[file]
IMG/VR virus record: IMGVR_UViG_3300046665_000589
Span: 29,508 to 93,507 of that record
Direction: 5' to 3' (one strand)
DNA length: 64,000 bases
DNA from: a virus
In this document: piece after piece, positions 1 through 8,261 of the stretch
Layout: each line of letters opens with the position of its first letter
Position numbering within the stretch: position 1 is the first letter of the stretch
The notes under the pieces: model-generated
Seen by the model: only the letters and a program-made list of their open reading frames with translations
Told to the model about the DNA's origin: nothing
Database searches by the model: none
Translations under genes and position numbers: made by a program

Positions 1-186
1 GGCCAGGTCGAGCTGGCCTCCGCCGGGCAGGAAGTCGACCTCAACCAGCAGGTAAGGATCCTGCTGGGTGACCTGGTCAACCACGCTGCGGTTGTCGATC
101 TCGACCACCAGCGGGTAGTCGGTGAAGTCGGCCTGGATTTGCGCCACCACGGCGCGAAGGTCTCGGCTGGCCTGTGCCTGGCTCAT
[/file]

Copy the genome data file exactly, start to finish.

IMG/VR virus record: IMGVR_UViG_3300046665_000589
Span: 29,508 to 93,507 of that record
Direction: 5' to 3' (one strand)
DNA length: 64,000 bases
DNA from: a virus
In this document: piece after piece, positions 1 through 8,261 of the stretch
Layout: each line of letters opens with the position of its first letter
Position numbering within the stretch: position 1 is the first letter of the stretch
The notes under the pieces: model-generated
Seen by the model: only the letters and a program-made list of their open reading frames with translations
Told to the model about the DNA's origin: nothing
Database searches by the model: none
Translations under genes and position numbers: made by a program

Positions 1-186
1 GGCCAGGTCGAGCTGGCCTCCGCCGGGCAGGAAGTCGACCTCAACCAGCAGGTAAGGATCCTGCTGGGTGACCTGGTCAACCACGCTGCGGTTGTCGATC
101 TCGACCACCAGCGGGTAGTCGGTGAAGTCGGCCTGGATTTGCGCCACCACGGCGCGAAGGTCTCGGCTGGCCTGTGCCTGGCTCAT